I remember my grandmother making chicken noodle soup and giving me ginger ale after getting sick as a kid. I rarely took any medicine and the crazy thing is… it worked! You now hear “Get your flu shot. Did you get your shot yet? You should get your vaccine here.”
Flu vaccines are used as a yearly preventative from getting the influenza virus. Getting the vaccination doesn’t ensure that you won’t get sick either. I’ve heard of people still getting just as sick as they would if they didn’t get the shot at all unfortunately. I’m not saying don’t get a flu shot nor am I saying you should hurry and get one. There are ways to help keep your immune system up to par. One way is taking elderberry syrup. Although elderberries have been used for a very long time to provide an immune system booster, they shouldn’t be used as an alternative to seeking a medical professional’s help.
What's so special about elderberries anyway? For starters, they look a little like blueberries and are rich in polyphenols like blueberries too. Polyphenols act as antioxidants which are molecules that stabilize free radicals from causing harm to your body. An example of harm would be free radicals outnumbering antioxidants which could cause you to catch a common cold. You can find elderberry syrup online, a farmer's market or sometimes a store that sells natural products. Let’s talk about making your own elderberry syrup now. It's easy to make once you find everything you need. Here’s what you’ll need according to how I make it:
4 Cups of Water (Filtered)
½ Cup of Dried Elderberries
1 Cinnamon Stick
10 Cloves (Whole)
1 tbs Dried Ginger or ½” Piece Of Fresh Ginger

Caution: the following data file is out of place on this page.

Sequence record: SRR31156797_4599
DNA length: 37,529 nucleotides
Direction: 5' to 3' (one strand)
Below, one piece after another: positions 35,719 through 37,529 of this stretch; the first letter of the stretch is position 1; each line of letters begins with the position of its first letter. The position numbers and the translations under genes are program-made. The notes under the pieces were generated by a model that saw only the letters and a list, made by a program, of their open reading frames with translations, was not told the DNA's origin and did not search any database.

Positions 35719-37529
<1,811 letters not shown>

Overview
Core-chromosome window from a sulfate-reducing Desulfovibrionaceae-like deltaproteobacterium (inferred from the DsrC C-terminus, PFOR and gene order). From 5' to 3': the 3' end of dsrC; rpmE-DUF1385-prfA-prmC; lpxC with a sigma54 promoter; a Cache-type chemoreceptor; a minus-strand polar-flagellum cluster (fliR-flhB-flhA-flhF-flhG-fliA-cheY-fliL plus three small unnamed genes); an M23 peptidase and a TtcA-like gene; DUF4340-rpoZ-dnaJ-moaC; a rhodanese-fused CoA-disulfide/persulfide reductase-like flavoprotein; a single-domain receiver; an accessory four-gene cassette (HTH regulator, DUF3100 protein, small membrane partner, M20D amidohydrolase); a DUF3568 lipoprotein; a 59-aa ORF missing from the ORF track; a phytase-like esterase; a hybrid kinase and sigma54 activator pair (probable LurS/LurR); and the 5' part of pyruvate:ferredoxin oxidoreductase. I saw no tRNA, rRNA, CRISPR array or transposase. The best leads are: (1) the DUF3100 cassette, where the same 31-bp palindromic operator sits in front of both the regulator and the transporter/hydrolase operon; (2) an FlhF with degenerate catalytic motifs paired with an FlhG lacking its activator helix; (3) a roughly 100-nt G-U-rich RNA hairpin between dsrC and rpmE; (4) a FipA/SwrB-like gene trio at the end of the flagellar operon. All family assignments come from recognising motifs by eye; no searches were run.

¼ to 1/3 Cup Raw Honey
½ lemon – Juice Squeezed (Optional)
Airtight Container or Mason Jar
1. Combine all ingredients except the honey and lemon juice in a saucepan then bring the mixture to a boil. Once it starts to boil, reduce the heat and let the mixture simmer for about 30 minutes or until the liquid is reduced by half.
2. Carefully strain the mixture and set the liquid aside to cool off. Be careful not to burn yourself or someone else! The leftover berries and such can be tossed away.
3. Once the liquid has cooled down, add the honey and mix it well. Again, the lemon juice is optional.
Note: The amount of honey you add is based on how sweet you want it to be.
The elderberry syrup must be refrigerated and should be kept no longer than a month and a half. It’s also thin and not thick like traditional cough syrup. I give my toddler ½ tsp and my 9-year-old gets 1 tsp in the morning and again around dinner time. If they’re sick, their serving is doubled until they feel better. To change things up, I sometimes mix their serving amount in a cup when I make fruit/veggie smoothies to go with dinner. Give it a try!